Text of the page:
PAMPA, LA, a territory of the southern pampas region of Argentina, bounded north by Mendoza, San Luis and Cordoba, east by Buenos Aires, south by the territory of Rio Negro, from which it is separated by the river Colorado, and west by Mendoza. Pop. (1934) 216,312. It belongs geographically to the south western part of the great Argentine pampas, from which its name is derived, but in reality only a part of its surface belongs to the plain region. The western and southern part (perhaps the larger) is much broken by hills, swamps and sandy wastes, with occasional stretches of wooded country. The western half is crossed by a broad depression, extending from Mendoza south-east to an intersection with the valley of the Colorado, which was once, per haps, the outlet of the closed drainage basin occupied by the provirices of Mendoza, San Juan and San Luis. This depression is partially filled with swamps and lakes, into which flow the rivers Atuel and Salado. An obscure continuation of these rivers, called the Chadi-leubu, flows south-east from the great swamps into the large lake of Urrelauquen, about 6o m. north of the Colo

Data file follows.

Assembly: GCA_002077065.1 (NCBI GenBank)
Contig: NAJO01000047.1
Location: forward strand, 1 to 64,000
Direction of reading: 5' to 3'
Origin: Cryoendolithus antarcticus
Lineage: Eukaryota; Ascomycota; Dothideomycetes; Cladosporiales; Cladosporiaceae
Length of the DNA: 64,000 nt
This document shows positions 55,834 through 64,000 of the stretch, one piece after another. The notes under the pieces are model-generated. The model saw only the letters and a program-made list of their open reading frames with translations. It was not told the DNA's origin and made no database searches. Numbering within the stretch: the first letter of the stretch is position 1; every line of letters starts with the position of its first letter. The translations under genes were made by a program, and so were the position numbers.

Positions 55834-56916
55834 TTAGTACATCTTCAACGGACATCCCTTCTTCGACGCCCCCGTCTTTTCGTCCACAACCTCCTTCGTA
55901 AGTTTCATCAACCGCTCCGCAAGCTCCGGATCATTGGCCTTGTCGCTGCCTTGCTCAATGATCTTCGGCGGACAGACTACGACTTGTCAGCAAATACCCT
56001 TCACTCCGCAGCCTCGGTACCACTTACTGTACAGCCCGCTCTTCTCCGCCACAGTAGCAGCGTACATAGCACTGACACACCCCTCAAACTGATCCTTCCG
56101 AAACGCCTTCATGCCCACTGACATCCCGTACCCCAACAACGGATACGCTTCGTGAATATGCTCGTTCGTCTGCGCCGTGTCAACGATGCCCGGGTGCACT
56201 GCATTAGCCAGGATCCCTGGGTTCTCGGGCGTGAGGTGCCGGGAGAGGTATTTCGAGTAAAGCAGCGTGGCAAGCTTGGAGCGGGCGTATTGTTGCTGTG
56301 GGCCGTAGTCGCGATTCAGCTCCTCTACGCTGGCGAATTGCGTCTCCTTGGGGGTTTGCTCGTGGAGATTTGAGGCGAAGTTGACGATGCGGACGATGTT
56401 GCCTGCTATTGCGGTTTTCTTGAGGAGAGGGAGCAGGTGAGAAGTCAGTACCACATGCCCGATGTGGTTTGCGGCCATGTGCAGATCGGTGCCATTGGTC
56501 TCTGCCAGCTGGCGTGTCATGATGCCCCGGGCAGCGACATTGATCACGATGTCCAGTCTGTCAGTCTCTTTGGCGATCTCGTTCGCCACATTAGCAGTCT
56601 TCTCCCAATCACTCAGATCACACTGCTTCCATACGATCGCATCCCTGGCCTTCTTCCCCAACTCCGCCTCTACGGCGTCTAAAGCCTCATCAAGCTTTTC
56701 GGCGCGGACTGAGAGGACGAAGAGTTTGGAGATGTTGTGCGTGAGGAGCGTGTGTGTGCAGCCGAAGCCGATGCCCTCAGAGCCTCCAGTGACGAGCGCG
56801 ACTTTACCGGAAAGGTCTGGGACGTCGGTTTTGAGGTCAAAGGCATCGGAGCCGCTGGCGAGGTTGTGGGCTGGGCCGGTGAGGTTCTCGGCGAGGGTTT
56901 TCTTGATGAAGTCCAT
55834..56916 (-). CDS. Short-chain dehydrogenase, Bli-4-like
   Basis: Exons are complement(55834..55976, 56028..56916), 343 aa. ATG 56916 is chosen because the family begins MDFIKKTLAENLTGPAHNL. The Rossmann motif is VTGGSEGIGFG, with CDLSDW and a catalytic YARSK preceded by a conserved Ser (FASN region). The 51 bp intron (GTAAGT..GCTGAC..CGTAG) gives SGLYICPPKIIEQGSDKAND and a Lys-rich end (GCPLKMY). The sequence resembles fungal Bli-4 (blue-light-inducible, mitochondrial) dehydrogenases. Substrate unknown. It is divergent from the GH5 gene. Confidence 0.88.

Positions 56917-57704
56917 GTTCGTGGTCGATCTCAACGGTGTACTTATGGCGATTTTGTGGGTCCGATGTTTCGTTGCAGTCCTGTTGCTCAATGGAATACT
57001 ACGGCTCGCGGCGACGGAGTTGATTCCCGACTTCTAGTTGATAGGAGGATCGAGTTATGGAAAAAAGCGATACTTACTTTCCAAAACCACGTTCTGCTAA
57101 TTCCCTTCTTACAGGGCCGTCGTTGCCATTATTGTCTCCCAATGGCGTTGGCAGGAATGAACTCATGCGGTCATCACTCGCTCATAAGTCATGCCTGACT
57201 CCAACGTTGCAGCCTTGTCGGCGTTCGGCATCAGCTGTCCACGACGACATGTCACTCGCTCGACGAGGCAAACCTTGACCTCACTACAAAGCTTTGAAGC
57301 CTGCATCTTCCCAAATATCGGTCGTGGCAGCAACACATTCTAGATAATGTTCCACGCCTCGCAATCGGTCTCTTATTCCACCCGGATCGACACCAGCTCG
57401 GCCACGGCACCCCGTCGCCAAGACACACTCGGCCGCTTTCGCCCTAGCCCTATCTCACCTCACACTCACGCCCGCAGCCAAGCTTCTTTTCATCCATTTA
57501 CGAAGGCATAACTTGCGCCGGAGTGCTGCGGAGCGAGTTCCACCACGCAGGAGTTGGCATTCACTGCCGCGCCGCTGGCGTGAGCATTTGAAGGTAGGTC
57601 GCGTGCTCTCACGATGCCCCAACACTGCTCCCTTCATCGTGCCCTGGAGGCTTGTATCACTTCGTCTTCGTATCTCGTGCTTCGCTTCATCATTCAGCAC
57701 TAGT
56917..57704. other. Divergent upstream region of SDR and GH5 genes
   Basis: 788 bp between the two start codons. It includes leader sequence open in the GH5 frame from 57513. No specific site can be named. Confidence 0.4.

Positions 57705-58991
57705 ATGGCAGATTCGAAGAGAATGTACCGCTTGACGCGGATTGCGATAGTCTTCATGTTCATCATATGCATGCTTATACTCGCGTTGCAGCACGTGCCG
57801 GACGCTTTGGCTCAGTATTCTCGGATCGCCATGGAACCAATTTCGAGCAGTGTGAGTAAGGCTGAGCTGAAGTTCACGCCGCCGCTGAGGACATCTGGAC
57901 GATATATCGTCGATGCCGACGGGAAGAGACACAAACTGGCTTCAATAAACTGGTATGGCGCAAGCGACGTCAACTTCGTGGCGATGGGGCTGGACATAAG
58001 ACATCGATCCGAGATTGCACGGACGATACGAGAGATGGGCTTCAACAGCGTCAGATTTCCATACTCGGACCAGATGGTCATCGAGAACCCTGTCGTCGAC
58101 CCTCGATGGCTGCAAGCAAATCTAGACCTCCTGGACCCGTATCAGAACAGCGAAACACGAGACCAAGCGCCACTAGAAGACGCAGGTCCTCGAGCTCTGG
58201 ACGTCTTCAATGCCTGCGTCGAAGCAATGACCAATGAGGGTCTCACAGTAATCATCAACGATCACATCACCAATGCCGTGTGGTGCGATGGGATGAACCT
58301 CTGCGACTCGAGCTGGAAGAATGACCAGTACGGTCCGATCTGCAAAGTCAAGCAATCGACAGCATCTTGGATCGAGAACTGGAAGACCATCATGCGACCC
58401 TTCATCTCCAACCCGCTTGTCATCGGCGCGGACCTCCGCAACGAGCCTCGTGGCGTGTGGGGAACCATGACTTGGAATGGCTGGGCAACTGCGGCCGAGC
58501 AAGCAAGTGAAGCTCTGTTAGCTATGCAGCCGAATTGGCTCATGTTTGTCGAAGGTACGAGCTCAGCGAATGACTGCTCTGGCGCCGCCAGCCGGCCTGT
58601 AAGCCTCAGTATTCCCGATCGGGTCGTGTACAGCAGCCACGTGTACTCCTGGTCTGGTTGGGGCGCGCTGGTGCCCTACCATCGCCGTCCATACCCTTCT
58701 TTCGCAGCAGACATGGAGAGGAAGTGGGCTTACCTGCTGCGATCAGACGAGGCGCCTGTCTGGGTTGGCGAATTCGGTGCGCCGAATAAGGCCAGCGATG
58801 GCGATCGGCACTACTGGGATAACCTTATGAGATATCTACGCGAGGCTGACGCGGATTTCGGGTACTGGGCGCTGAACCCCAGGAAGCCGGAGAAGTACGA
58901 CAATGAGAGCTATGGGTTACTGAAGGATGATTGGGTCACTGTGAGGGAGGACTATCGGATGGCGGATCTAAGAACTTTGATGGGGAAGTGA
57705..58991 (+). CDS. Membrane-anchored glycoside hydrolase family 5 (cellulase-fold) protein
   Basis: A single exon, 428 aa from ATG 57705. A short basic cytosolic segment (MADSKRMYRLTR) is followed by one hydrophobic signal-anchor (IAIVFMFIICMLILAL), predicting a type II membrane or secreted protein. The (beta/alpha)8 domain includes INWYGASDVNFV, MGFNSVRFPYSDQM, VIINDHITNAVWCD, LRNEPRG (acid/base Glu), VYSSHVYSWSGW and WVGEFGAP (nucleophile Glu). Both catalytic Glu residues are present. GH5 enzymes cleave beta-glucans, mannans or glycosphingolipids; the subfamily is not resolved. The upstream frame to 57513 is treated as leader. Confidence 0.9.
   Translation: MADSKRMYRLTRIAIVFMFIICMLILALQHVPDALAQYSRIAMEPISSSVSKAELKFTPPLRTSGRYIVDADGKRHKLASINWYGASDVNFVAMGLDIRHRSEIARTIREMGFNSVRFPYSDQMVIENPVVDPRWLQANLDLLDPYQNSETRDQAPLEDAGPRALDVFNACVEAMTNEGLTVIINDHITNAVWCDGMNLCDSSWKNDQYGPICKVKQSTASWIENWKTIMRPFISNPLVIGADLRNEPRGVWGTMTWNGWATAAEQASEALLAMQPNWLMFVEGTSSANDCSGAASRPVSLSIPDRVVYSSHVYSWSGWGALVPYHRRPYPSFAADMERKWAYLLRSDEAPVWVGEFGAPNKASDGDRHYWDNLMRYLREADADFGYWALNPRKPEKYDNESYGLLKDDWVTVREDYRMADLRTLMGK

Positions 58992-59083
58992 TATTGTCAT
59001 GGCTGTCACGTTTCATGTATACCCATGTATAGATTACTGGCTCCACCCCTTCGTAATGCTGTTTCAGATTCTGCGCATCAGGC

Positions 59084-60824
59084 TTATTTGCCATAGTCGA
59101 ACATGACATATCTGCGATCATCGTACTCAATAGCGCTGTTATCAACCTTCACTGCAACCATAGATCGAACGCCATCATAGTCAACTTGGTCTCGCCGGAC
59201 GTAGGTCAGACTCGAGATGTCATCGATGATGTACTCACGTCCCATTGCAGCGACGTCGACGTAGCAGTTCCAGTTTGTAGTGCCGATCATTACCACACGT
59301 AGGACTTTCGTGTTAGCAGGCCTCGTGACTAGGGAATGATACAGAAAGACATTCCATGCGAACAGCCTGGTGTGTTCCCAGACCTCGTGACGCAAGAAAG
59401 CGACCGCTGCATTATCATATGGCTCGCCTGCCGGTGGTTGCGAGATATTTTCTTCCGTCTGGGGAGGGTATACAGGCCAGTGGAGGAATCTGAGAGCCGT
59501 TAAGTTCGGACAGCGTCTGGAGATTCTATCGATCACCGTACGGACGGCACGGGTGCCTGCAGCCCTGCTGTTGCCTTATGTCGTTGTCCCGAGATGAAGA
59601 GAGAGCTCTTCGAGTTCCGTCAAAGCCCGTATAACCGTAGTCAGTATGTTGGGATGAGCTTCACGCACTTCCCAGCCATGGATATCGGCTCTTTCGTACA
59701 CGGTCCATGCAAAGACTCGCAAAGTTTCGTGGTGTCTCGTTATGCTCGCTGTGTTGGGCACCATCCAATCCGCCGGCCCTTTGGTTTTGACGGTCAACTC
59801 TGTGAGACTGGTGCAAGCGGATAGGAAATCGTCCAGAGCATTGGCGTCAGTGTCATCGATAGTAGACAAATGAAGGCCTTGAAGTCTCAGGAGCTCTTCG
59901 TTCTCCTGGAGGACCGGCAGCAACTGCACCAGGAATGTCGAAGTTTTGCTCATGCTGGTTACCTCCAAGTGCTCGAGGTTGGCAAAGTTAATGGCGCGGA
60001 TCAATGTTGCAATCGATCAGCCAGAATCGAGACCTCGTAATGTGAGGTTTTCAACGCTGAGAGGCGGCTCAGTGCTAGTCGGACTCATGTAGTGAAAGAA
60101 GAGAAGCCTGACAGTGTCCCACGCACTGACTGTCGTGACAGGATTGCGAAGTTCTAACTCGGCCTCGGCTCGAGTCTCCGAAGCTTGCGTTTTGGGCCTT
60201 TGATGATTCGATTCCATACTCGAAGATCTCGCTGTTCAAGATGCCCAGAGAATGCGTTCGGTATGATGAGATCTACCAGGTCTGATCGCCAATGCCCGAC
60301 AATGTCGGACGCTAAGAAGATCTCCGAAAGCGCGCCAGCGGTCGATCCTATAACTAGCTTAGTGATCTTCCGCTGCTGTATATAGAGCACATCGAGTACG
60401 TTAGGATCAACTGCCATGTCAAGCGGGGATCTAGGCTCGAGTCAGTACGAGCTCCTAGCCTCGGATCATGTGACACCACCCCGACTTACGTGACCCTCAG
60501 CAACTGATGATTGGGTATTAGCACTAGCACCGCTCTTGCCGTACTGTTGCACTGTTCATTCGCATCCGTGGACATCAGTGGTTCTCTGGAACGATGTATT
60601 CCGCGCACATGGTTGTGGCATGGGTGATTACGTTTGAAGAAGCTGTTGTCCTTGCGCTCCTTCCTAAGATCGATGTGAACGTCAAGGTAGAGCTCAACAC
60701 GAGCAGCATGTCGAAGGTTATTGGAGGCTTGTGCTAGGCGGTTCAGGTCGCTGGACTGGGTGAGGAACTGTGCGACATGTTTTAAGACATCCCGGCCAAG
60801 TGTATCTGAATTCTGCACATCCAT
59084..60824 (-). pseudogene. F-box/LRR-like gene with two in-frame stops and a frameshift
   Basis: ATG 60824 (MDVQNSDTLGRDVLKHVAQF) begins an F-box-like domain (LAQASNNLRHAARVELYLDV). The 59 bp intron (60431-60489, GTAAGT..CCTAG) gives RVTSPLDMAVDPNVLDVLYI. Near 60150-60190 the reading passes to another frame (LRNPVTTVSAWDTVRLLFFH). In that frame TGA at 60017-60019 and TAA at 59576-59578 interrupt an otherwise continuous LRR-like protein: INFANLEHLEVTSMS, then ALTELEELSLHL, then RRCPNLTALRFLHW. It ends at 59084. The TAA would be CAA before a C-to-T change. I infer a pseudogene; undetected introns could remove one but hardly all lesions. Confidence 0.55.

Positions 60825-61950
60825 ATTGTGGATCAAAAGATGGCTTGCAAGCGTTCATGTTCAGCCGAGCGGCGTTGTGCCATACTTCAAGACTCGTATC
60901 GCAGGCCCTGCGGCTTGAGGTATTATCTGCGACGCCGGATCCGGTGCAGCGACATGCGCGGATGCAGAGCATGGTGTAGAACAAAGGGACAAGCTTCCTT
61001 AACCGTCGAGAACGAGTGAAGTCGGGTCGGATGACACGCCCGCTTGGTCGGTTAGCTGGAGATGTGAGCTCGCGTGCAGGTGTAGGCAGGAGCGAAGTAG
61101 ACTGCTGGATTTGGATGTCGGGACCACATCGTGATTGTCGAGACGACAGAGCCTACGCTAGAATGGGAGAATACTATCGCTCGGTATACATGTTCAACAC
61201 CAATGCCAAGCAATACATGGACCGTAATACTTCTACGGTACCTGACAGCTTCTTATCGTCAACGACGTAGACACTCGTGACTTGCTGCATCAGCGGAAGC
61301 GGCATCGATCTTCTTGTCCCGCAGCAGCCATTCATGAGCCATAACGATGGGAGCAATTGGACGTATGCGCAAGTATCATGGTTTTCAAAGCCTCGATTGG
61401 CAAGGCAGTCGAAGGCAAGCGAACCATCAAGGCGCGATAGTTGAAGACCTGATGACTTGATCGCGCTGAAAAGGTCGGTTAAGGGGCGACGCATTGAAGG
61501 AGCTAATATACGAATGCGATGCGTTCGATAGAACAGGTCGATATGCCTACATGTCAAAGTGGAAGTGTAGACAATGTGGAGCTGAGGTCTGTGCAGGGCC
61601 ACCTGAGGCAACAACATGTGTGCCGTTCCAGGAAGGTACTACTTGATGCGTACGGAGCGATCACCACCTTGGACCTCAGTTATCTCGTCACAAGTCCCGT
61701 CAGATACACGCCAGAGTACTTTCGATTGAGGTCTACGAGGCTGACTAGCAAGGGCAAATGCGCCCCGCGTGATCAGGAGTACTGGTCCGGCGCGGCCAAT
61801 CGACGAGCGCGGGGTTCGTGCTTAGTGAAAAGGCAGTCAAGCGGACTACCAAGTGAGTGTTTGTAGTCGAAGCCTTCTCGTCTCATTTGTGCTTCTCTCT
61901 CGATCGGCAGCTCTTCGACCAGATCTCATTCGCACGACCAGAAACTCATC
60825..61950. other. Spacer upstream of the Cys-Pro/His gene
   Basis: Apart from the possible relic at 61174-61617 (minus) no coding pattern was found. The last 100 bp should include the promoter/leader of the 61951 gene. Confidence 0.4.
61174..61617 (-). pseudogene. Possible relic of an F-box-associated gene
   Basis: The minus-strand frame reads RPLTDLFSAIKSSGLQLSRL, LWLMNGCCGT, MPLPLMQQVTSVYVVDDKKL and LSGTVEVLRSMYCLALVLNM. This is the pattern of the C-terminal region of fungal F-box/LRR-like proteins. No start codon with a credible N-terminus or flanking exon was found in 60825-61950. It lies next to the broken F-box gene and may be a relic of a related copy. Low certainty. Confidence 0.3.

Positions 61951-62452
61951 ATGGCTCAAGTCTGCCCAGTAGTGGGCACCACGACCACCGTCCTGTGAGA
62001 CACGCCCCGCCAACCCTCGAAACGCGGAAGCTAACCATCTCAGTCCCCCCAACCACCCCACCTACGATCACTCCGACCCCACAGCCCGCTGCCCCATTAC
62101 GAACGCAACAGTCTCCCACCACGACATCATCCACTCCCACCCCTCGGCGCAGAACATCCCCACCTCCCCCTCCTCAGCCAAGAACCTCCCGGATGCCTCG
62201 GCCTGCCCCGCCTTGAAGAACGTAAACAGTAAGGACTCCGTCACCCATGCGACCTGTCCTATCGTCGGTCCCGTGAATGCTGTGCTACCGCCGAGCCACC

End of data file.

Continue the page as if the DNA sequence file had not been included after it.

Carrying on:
rado. There are a great number of lakes in La Pampa, especially in the south-east. The eastern half is described as fertile and well adapted for grazing, although the rainfall is very light. Since the closing years of the i9th century there has been a large migration of stock-raisers and agriculturists into La Pampa, and the terri tory has become an important producer of cattle and sheep, wheat, Indian corn, linseed, barley and alfalfa. The climate is dry, and the temperature ranges from the severe frosts of winter to an extreme of 104° F in summer. Strong, variable winds are char acteristic of this region. Railways have been extended into the territory from Buenos Aires and Bahia Blanca, the latter being the nearest seaport. There is connection also with the Transan dine railway line on the north. The capital is General Acha (pop. about 2,000), and the only other places of importance are Santa Rosa de Toay and Victorica, both small "camp" villages.